In brief: The brothers unwittingly freed Lucifer (Mark Pellegrino) from Hell. Sam subsequently put him back in his cage, along with the archangel Michael (Jake Abel). With the archangel Gabriel (Richard Speight, Jr.) having (apparently) been killed by Lucifer, that left Raphael (Demore Barnes; Lanette Ware), who wanted to release Lucifer and Michael and re-start the apocalypse. To prevent this, Castiel partnered with Crowley to defeat Raphael. Castiel absorbed souls from purgatory, declaring himself the new God (he was later restored to his old self) and decimating Heaven’s ranks. He also unwittingly released the Leviathan.
So, when Metatron returned from his self-imposed exile, Heaven was in shambles, making his take-over that much easier. And none of this might have happened if Dean had accepted Sam’s death in season two and not sold his soul to get his brother back. He spent 30 (subjective) years in Hell before being rescued by Castiel. But while there, unknowingly broke the first of 66 seals needed to free Lucifer (Sam was later tricked into breaking the final seal).
Like I said, the Winchesters’ actions lead to bigger complications.
In part due to his actions in his war with Raphael, Castiel doesn’t want to lead the angels, but I think Cass will become leader, either willingly or because circumstances give him no choice. After all, no other still-living angel character has as significant a role in the Supernatural universe as Castiel.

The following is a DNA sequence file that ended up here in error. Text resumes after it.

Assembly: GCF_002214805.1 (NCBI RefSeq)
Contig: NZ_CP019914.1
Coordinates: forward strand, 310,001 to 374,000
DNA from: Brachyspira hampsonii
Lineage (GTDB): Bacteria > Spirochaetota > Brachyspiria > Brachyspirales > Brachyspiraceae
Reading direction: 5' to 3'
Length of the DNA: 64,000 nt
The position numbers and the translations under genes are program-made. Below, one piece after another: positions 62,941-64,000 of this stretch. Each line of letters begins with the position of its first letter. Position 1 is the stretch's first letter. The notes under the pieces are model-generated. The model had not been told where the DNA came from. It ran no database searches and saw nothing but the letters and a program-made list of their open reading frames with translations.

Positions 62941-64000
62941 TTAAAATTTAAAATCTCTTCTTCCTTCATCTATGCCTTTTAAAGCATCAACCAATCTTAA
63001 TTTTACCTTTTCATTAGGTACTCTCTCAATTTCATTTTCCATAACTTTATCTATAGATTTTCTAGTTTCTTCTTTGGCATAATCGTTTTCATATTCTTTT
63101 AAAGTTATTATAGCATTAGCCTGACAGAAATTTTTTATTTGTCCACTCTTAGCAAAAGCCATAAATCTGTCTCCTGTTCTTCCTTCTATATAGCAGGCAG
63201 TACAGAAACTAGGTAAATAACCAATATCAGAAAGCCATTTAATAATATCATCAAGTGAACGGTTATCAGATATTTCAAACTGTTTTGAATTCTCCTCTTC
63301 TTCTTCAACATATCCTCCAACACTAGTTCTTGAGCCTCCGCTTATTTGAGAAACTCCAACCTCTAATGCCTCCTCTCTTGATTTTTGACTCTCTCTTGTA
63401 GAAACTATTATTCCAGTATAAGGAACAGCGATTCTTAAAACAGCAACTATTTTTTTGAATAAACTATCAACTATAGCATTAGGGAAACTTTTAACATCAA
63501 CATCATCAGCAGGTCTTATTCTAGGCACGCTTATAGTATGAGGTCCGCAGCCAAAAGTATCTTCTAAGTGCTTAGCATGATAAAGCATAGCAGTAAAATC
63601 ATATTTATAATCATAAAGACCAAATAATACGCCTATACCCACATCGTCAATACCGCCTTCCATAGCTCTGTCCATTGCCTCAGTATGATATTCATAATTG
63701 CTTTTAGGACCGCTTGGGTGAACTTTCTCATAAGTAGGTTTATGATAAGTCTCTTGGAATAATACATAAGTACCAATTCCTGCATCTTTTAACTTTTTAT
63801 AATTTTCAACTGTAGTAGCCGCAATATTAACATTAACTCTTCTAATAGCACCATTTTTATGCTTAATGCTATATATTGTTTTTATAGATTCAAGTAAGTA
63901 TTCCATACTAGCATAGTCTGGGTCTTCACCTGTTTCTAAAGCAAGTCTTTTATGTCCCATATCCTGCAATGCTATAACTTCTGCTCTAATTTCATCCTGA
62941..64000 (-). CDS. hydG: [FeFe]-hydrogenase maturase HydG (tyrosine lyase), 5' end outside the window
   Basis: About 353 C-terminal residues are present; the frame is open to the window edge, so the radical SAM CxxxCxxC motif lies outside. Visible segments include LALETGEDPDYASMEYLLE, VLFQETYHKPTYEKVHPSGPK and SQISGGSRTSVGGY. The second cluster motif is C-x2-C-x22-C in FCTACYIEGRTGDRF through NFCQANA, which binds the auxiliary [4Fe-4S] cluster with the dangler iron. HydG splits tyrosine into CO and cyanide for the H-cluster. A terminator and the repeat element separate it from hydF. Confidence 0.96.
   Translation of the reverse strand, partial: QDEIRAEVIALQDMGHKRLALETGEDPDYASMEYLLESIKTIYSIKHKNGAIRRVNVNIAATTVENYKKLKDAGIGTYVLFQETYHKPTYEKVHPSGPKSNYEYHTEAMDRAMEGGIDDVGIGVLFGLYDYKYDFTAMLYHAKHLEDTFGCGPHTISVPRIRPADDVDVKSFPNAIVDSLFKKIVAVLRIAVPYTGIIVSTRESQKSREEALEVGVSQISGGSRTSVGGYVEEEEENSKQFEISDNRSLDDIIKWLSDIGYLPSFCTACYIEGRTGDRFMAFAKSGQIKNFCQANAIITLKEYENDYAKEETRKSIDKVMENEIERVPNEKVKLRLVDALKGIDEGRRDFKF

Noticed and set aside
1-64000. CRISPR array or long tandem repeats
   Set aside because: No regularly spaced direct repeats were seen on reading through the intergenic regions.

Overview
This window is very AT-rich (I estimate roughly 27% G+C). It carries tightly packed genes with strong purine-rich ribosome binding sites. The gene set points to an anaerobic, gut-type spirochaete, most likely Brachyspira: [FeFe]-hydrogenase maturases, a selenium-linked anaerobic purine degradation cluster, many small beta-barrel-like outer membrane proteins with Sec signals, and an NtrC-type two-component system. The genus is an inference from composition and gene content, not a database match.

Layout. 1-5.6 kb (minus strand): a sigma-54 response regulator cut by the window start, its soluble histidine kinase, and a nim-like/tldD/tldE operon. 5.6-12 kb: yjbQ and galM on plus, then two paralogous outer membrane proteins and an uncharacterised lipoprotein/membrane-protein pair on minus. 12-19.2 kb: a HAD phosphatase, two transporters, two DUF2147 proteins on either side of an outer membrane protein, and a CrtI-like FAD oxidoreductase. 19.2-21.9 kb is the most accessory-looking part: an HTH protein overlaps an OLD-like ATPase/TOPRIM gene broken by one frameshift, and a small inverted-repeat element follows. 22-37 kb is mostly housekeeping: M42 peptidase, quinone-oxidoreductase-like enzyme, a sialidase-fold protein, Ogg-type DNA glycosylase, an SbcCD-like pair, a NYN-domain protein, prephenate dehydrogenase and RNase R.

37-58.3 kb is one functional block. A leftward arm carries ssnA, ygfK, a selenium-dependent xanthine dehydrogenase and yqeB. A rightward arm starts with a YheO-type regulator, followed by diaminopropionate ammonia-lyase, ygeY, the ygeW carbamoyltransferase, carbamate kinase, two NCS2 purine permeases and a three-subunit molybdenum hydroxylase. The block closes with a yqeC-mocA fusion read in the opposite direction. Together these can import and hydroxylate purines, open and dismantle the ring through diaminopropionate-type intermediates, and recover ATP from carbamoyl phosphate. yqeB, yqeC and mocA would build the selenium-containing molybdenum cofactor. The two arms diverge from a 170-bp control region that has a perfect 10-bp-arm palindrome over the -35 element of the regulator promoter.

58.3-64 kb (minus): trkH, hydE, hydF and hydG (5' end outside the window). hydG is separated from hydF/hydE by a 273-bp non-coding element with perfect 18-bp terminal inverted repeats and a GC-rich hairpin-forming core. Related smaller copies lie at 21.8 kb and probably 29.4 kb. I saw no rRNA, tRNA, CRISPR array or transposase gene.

Yes, Gabriel— who was part of a false scenario created by Metatron last season— might have really faked his death, but given that he fled Heaven eons ago and assumed the persona of a Trickster god, there’s no reason to believe he’d want the job.
The only other option is for some significant angel from biblical lore who has yet to be mentioned on the show to show up and play a key role in season 10, with Castiel offering him or her support.
But if this hypothetical angel is so significant, why hasn’t he or she been mentioned before now? After all, Naomi (Amanda Tapping), a powerful angel from season eight, is not listed in The Dictionary of Angels. Wouldn’t the Supernatural writers have used a “real” angel instead of Naomi, if a significantly powerful one— and one whose name is familiar to the general public— remained available?
Castiel also has to deal with the fact that his stolen grace is fading, leaving open the question of how he’ll replenish it. Presumably his own grace, extracted by Metatron, is lost forever. If it had been out there somewhere, Castiel would have been searching for it in season nine. Or there would have been some indication that it could be recovered.
It would seem, however, that Castiel has other things on his mind. At the Supernatural panel, Collins told the audience that Castiel was more concerned about helping Dean than recovering his own powers.
In a separate interview, Collins said Castiel was hell bent on trying to fix Dean, because he believes there’s nothing he can do for himself.
In Supernatural- A Very Supernatural Special, which aired yesterday, creator Eric Kripe said the more Supernatural is about the brothers, the better it is.
He’s right. At its heart, Supernatural is a show about family— biological or otherwise. While there have been some great storylines over the years, the relationships between the characters are what have made Supernatural one of the best shows on TV.
Copyright 2014, Patrick Keating.